London Design Festival – an edited guide

London Design Festival – an edited guide

A far from definitive selection of things to do and see during LDF, from the debate over single-use plastics to a live demonstration of drones building temporary housing…

With 14 design districts across five areas of London, one of the biggest challenge of London Design Festival (which runs from 15-23 September) is the information overload – there’s simply too much to see, everywhere. In order to help you filter through the countless shows, demonstrations and talks, we’ve compiled our own ‘to do’ list. We must stress this is far from a definitive ‘best of’ – for that we’d need to publish a standalone magazine – but this will at least help to point you in the right direction…

 

British Craft Pavilion at London Design Fair

We couldn’t start without mentioning our own contribution – for the second year running we are curating the British Craft Pavilion, bigger and better than ever, including a special focus on Cornish creativity (in association with the Cultivator programme) and the winners of our inaugural Cræftiga prize for emerging talent. Check back throughout the week for profiles on some of those involved…

Joel Parkes in his shed-cum-studio

Joel Parkes will be one of the makers showing at British Craft Pavilion, curated by Hole & Corner

 

Landmark Projects

As usual, the festival has commissioned some high-profile, attention-grabbing Landmark Projects, including MultiPly, a maze-like installation by Waugh Thisleton Architects in the V&A’s Sackler Courtyard (a collaboration with Arup and the American Hardwood Export Council), Es Devlin’s interactive Please Feed The Lions in Trafalgar Square and Kellenberger-White’s Alphabet chairs in Broadgate

 

 

V&A Projects

Dazzle is an ingenious graphic collaboration between design agency Pentagram and 14-18 NOW exploring the concept of disruptive camouflage, commemorating the centenary of the end of the Great War (below).

Pentagram have also put together 10 Years at the V&A, celebrating LDF’s decade-long partnership with the museum.

And while you’re there, don’t miss The Onion Farm by Henrik Vibskov – a spinning, ‘Mikado-like’ structure installed in the Tapestry Room. We were going to attempt t explain it further, but it might be easier if you just went along and witnessed it for yourself…

Throughout the week there will also be a series of fascinating talks at the V&A as part of the Global Design Forum, the LDF’s curated thought leadership programme, ‘celebrating design and the minds shaping its future’ – those minds this year include Lord Richard Rogers, Grafton Architects, Ilse Crawford and Rankin.

 

Also recommended…

Talking of talks, the clever people at Franklin Till have curated Guilt-Free? – a series of discussions and workshops exploring whether design and material innovation can appease our increasing social and environmental conscience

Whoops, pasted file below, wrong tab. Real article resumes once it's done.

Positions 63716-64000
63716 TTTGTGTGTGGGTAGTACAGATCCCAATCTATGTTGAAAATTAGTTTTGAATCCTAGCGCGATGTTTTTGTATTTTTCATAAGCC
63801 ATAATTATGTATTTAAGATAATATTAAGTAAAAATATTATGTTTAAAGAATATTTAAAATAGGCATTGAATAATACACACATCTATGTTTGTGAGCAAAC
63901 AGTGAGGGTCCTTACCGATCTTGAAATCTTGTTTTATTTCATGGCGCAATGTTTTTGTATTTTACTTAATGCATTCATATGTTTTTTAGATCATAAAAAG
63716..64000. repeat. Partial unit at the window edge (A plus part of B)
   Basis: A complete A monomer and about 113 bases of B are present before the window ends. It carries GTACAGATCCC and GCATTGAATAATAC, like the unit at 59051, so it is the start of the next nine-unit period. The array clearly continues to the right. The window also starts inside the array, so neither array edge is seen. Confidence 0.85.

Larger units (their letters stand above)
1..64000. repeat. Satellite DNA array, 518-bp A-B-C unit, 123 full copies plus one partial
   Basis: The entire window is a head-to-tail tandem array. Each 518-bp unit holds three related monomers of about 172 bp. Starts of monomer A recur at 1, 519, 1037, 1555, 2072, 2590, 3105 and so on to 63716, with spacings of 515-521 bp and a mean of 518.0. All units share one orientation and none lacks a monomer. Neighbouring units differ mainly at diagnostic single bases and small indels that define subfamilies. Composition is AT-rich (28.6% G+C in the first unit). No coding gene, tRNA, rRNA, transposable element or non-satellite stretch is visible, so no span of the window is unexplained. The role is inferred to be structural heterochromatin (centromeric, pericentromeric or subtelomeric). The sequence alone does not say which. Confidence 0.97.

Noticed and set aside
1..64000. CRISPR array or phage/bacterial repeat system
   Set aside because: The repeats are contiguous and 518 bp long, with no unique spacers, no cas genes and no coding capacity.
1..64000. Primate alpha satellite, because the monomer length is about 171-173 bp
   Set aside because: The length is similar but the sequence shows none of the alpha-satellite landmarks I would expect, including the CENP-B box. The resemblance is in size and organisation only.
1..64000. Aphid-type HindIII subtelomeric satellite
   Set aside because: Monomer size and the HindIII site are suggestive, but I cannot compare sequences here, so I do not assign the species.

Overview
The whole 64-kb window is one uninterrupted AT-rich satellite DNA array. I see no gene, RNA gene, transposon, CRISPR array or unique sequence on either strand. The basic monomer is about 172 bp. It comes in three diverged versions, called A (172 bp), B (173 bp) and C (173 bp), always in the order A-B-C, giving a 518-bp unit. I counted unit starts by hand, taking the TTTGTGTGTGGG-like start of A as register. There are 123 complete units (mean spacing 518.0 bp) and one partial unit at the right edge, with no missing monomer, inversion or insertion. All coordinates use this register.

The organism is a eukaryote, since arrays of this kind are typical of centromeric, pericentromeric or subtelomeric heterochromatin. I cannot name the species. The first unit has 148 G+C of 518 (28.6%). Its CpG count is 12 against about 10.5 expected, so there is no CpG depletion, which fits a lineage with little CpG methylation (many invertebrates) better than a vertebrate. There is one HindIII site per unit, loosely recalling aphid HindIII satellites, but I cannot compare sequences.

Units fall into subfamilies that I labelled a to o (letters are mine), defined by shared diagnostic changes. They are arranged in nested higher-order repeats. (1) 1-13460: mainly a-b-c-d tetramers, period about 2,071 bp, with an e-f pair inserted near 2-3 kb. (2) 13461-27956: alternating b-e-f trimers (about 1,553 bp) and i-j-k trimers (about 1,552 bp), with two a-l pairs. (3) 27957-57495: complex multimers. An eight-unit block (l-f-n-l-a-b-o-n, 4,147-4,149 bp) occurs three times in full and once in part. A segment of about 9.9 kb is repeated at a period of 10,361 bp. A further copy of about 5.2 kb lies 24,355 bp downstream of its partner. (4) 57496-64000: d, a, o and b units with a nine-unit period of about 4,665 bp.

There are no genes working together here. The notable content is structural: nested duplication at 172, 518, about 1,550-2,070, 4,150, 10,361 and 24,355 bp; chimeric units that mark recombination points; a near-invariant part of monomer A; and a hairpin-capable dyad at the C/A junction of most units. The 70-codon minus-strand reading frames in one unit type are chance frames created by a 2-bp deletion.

Bill Amberg meanwhile launches his new printed leather product, Bill Amberg Print, with a collaboration between designers including Faye Toogood, Timorous Beasties and Tom Dixon at the new Coal Drops Yard development in Kings Cross (below). Dixon also presents ELECTROANALOGUE, exploring the realms of digital technology, at his new HQ and flagship store, also at Coal Drops Yard.

Timorous Beasties design using Bill Amberg Print

Furniture store SCP presents A World of Ordinary Things, a programme of product launches and experiences reflecting on our relationship to the objects that we live with on a day to day basis, featuring a series of designers including Gareth Neal, whose project On Rotation is a collaboration with Folk founder Cathal McAteer, utilising excess fabric from the clothing brand’s manufacturing process to upholster a furniture collection designed by Neal (also on show at the Folk store in Redchurch Street).

 

The New Craftsmen present a new collection by multi-disciplinary designer and Jesmonite specialist Malgorzata Bany, spanning a range of design objects, lighting and furniture (below).

Always a highlight of LDF, Mint celebrates its 20th anniversary with Trans-Form, a show curated by Lina Kanafani featuring over 60 ‘material-forward designers’, celebrating the transformative power of design.

To mark their new furniture collaboration with Bethan Gray, which draws on global craft traditions, Anthropologie are hosting an in-conversation event discussing the origins of the collection.

And Turner Prize-winning architects Assemble open up their creative workspace Sugarhouse Studios to showcase an inspired range of artists, designers and furniture-makers.

As part of the designjunction line-up,  The Mud Shell Project by Stephanie Chaltiel uses the latest drone technology to build an alternative temporary housing system for emergency contexts, which will be displayed on the Riverside Walkway (see main image).

One word: Plastics

And lastly, with the subject of single use plastics on everyone’s minds this year (order our Elements Issue for enlightened thoughts on the topic by Caroline Till, Zoe Laughlin, Natsai Audrey Chetsai and more), the theme is explored in fascinating ways throughout LDF. Not only is it the Material of the Year at London Design Festival, it is also the subject of the Conscious Creators exhibition at Selfridges, the Plastics Cloud forum by Unilever, SAP Leonardo and Design Thinkers Academy London, as well as designer James Shaw’s Plasticscene show with Modern Design Review. (Shaw, incidentally, is one of the makers who donated a work to our Cræftiga Collection to raise money for our fund.)

 

All of which is just a toe in the vast sea of LDF – keep checking back online for more reviews, recommendations and maker profiles (as well as our own thoughts on the plastic debate) throughout the week… Meanwhile, you can see the entire London Design Festival programme here

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